Copyright Sociological Research Online, 1998


Elliott, C and Ellingworth, D (1998) 'The Practical Limitations of Survey Analysis: A brief response to Lynn'
Sociological Research Online, vol. 3, no. 2, <>

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Received: 10/6/98      Accepted: 11/6/98      Published: 30/6/98

Practical Limitations of Survey Analysis

In Elliott and Ellingworth (1997) an attempt was made to assess the representativenss of the 1992 British Crime Survey (BCS). In addition, statistical methods were employed to examine whether factors influencing area level response rates and the incidence of property crime could be identified. The authors also tested whether a relationship between crime rates and survey response rates could be identified.

We have been encouraged to find that our discussion of these issues has provoked such a useful and informative response by Lynn (1998). In particular, Lynn's knowledge and experience of being involved in the methodological design and implementation of the British Crime Survey sample have clearly provided him with privileged information and data with which he could reply to the issues we had raised. At the core of this additional knowledge is the ability of Lynn to distinguish between non-response and non- eligibility rates for the primary sampling units in the survey.

While we accept many of the comments made by Lynn, we feel it necessary to point out that shortcomings of our original work reflected the survey information made available to the 'typical' survey analyst. As we point out, the response rate that we calculated is the proportion of expected interviews carried out within each area (postcode sector). We have always been aware that the response rate is composed of two components: namely, the rate of eligibility (the proportion of addresses that are within the scope of the survey) and the rate of response (the proportion of eligible households that do respond). However, the only information available to us (as 'typical' users) are the data concerning the number of interviews achieved in each postcode sector, and the number of interviews that the BCS attempted in each of these postcode sectors. The reasons as to why households do not respond are not available to us. Consequently, we were unable to distinguish between potential types of non-response that were identified in Elliott and Ellingworth (1997). Lynn discusses alternative assessments of non-response bias: these rely on the additional information available to him, but not the academic survey analyst or user.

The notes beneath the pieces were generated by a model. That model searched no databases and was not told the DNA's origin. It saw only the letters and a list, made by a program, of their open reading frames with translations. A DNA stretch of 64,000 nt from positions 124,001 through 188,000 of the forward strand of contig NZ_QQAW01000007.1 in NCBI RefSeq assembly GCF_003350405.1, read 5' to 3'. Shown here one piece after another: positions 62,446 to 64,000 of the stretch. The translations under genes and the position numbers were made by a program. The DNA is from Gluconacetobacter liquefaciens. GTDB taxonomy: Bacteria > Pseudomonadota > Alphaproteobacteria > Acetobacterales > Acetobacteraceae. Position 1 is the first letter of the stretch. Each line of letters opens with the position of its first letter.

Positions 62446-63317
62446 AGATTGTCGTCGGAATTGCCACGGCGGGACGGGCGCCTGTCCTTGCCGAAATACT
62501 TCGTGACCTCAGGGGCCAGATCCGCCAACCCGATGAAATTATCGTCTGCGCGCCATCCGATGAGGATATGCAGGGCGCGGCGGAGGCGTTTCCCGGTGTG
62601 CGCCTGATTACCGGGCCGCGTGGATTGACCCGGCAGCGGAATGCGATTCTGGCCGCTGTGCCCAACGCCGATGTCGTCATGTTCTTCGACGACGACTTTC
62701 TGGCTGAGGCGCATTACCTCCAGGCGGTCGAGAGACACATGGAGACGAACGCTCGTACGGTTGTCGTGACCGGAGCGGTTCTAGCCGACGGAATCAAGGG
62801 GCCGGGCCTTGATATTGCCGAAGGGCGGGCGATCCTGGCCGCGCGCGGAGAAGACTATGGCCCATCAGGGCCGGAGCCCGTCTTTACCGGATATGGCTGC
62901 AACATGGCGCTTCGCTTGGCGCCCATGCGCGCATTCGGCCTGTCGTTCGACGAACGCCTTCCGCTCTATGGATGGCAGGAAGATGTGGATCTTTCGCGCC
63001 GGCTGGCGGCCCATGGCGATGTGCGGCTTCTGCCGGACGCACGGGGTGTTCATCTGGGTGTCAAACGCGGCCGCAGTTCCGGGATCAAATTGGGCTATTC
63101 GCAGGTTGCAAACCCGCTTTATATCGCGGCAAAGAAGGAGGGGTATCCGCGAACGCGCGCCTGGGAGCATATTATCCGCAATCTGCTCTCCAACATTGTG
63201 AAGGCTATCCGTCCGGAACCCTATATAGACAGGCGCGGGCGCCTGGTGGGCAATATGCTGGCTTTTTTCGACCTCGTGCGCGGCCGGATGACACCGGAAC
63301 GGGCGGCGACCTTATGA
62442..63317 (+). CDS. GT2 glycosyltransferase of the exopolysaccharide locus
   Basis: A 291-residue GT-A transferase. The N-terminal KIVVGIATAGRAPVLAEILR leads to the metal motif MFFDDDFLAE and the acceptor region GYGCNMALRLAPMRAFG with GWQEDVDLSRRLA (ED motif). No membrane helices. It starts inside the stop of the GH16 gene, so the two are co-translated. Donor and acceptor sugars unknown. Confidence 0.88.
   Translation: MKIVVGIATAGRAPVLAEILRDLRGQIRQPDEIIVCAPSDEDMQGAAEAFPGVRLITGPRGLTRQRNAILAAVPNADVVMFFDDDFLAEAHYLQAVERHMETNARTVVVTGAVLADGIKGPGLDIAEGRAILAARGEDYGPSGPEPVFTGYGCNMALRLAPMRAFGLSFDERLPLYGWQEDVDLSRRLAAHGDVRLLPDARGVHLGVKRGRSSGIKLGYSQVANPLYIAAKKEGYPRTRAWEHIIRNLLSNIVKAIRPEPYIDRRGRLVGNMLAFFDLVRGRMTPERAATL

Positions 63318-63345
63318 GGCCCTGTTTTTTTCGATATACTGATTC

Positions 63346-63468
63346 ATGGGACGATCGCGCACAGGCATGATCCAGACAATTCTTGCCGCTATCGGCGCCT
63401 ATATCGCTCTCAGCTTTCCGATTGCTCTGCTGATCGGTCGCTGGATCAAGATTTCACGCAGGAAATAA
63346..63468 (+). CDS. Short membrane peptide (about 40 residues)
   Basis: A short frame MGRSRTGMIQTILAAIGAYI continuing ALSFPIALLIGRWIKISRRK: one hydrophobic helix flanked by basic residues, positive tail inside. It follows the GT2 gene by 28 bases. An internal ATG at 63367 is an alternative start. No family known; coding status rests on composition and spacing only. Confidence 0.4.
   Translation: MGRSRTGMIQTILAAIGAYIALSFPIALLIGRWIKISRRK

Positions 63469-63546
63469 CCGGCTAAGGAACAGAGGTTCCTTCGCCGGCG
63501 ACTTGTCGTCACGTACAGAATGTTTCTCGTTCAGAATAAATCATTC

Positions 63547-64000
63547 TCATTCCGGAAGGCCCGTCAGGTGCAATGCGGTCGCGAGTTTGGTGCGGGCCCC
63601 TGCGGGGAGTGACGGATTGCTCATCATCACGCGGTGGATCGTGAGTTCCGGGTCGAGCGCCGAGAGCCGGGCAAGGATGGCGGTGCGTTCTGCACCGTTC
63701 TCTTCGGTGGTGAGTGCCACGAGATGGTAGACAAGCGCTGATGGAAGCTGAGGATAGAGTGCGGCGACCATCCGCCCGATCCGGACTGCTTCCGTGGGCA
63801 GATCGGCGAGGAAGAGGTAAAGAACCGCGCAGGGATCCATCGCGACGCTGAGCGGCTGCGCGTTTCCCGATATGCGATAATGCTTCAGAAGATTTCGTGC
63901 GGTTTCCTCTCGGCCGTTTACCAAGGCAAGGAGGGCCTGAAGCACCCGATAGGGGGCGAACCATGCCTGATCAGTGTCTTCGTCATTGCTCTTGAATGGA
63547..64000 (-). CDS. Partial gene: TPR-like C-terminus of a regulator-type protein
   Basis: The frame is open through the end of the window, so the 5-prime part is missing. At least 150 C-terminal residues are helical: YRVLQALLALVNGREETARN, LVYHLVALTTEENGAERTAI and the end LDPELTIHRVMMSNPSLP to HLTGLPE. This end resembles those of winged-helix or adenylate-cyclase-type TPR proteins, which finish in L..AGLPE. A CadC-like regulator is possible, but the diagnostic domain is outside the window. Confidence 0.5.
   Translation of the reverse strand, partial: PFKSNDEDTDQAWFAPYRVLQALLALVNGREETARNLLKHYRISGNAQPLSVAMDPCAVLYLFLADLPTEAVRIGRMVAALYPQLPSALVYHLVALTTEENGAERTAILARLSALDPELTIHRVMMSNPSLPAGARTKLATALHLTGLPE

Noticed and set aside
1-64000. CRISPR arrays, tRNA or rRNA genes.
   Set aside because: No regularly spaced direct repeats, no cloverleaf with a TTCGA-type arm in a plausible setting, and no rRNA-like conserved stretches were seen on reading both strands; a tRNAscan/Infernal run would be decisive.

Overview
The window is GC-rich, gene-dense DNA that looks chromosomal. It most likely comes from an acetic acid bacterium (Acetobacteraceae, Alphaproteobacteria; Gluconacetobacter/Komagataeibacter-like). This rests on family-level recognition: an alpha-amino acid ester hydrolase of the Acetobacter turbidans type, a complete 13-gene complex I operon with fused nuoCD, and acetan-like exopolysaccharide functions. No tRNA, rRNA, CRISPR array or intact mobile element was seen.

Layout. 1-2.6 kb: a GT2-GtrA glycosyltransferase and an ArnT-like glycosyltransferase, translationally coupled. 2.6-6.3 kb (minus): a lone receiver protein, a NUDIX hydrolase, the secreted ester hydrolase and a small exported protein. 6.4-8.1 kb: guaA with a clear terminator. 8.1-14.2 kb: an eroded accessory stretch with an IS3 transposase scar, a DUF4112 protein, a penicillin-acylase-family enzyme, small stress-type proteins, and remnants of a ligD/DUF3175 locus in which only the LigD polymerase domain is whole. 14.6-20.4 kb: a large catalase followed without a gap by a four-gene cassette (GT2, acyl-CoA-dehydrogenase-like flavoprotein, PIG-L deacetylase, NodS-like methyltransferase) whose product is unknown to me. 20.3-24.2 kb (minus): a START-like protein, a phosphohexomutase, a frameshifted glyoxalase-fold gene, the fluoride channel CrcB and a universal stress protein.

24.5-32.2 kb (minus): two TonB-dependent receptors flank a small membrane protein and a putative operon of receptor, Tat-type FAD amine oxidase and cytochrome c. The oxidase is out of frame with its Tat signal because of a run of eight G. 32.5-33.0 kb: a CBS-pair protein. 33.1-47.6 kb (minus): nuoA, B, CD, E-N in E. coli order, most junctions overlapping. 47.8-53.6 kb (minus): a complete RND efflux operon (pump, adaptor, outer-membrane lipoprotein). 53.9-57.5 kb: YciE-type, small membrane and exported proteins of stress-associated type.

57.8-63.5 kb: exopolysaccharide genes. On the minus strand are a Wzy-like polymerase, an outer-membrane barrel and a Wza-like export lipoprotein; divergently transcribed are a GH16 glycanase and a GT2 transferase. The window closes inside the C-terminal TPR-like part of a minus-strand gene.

The work that Lynn carries out does inform analysis, and highlights issues that all users of the data should bear in mind. We acknowledge the great depth with which Lynn discusses the issues of coverage and sampling error. The particular criminological implications of response biases in high crime rate areas might usefully also be addressed.

By way of a plea to the producers of the BCS data, we would like to suggest that more of the kind of analysis discussed by Lynn (1988) be included in technical reports, rather than in the form of unpublished papers. It is noted that a preliminary look at the 1996 British Crime Survey technical report includes the capacity to record limited descriptive information about non-responding households. It is hoped, firstly, that this information will be made available with the main data files. Secondly, analysis of this additional data could highlight response related implications for analysis, and perhaps suggest strategies for improving response.


ELLIOTT, C. and ELLINGWORTH, D. (1997) 'Assessing the Representativeness of the 1992 British Crime Survey: the Impact of Sampling Error and Response Biases', Sociological Research Online, vol.2, no.4, <>.

LYNN, P. (1998) 'The British Crime Survey Sample: A response to Elliott and Ellingworth', Sociological Research Online, vol.3, no.1, <>.

Copyright Sociological Research Online, 1998